The Diceware Passphrase Home Page: The home page of the "diceware" concept, which is a process for choosing random passphrases using dice. This page has a little more explanation for what a passphrase is and describes a well-recognized way to choose really strong passphrases (you don't always have to use diceware to make good passphrases, but it helps.)

Apple (Macintosh)

Mac Security: An article about securing your Mac, including auto-logoff, firewall, setting passwords, encrypting with FileVault (the old version), and other aspects of Mac security that aren't specifically required for HIPAA security compliance.

Working with user account and Accounts preferences: Apple's support documentation for managing multiple user accounts on a Macintosh computer.

Special note about encryption on Macs:
Macintoshes come with a program called FileVault that can be used to encrypt your computer. MacOS version 10.6 ("Snow Leopard") and earlier have the original FileVault, which can only encrypt your user account's home folder. This is useful for HIPAA compliance, but does not confer Safe Harbor status on the computer's encryption. MacOS 10.7 ("Lion") and later includes FileVault2, which can do full disk encryption, thus giving Safe Harbor-level encryption.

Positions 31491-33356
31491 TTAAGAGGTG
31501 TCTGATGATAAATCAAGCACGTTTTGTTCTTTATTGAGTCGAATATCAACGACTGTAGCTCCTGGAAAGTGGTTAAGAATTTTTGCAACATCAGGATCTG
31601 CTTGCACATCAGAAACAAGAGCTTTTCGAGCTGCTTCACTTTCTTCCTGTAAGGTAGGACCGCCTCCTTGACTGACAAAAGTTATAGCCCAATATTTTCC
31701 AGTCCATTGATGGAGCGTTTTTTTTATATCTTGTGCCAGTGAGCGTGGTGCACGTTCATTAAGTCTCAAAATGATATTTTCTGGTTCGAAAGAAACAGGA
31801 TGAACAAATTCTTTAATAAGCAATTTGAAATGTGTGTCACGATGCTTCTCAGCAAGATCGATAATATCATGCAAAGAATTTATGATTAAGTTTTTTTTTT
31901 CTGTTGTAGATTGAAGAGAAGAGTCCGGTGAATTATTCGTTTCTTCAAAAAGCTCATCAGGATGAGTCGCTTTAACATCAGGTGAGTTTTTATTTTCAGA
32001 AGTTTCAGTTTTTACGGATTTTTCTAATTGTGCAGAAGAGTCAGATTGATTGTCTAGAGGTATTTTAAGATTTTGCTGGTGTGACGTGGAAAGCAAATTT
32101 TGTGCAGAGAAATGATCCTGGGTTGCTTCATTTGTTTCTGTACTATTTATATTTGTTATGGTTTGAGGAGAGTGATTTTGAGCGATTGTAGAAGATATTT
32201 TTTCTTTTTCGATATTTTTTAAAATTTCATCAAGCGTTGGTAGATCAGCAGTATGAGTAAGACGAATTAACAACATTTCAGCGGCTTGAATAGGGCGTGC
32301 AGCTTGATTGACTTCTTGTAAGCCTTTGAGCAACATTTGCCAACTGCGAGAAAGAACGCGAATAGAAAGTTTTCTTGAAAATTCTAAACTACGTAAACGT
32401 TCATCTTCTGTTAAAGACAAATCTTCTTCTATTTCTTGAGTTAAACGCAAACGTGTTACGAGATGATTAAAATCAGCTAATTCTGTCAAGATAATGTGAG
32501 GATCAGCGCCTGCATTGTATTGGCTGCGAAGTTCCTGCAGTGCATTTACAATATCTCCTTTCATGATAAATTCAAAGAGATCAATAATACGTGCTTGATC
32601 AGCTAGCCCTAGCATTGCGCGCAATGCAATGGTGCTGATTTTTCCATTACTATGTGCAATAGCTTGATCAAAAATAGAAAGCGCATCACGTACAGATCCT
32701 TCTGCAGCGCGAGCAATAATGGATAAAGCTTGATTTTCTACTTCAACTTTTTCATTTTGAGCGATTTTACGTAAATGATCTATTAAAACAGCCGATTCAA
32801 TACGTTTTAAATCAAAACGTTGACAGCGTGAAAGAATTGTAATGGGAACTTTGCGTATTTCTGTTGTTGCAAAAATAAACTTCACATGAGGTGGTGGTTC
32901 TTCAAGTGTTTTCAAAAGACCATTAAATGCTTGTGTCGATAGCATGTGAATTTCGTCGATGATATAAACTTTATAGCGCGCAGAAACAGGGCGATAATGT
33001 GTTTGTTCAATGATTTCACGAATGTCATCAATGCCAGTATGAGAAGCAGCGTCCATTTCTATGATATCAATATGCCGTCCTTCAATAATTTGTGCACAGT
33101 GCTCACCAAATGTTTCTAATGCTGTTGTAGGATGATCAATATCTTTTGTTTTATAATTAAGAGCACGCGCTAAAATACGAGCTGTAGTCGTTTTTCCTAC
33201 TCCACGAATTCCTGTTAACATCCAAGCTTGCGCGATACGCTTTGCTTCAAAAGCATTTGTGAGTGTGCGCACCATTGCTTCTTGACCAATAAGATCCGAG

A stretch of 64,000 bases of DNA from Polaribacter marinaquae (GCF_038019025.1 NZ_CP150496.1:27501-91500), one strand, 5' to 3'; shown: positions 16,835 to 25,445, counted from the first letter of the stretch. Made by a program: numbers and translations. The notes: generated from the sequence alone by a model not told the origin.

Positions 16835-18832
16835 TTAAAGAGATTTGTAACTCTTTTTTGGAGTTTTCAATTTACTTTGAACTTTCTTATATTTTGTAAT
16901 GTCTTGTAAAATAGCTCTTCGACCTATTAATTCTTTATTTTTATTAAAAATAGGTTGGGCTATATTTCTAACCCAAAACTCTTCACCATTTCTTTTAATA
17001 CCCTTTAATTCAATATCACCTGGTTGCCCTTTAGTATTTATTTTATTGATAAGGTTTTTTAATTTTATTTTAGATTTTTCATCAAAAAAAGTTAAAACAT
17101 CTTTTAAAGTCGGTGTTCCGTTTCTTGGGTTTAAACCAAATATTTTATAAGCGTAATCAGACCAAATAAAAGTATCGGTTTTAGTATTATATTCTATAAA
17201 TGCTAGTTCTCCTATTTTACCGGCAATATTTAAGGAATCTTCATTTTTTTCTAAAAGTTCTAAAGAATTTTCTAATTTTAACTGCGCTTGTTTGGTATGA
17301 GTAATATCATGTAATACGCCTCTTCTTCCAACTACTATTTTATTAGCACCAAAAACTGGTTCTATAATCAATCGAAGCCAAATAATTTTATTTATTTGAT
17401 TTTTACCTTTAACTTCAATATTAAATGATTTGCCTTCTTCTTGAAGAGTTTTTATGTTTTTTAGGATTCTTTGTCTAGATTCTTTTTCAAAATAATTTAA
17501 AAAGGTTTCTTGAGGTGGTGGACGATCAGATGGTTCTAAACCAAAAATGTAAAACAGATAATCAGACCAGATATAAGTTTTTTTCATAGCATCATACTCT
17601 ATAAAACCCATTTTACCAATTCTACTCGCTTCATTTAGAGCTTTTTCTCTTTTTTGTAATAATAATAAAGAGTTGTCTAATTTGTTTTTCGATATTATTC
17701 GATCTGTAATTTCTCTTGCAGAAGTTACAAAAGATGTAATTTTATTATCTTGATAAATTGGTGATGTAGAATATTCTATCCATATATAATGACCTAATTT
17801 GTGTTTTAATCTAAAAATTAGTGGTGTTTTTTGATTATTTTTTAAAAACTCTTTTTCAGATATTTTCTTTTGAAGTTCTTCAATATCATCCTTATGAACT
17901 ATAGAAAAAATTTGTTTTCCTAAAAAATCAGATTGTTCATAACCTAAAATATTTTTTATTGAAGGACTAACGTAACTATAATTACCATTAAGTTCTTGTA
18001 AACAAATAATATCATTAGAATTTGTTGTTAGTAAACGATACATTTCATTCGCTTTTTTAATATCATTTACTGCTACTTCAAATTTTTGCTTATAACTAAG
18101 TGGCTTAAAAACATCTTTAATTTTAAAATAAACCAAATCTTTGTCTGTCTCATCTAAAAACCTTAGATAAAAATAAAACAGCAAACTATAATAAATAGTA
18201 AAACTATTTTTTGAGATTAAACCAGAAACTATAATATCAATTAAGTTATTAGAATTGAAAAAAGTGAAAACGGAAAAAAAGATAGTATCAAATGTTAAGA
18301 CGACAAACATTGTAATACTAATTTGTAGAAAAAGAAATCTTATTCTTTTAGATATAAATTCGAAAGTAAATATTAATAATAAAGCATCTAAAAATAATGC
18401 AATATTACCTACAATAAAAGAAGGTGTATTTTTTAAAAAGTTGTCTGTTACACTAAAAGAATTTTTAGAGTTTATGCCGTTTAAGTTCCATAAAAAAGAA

Upgrading your Mac to the latest operating system, and thus getting the lovely security improvements, can cost as little as $20. If you don't feel confident with backing up files and general deep file operations on your computer, you may wish to get a tech helper to assist you in both the upgrade and in turning on encryption.

Going Deeper Into FileVault: An article discussing the differences between FileVault and FileVault2. For instructions on setting up FileVault (the original one), see the Mac Security article link above.

How to Set Up and Use FileVault2: The title says it all.

Windows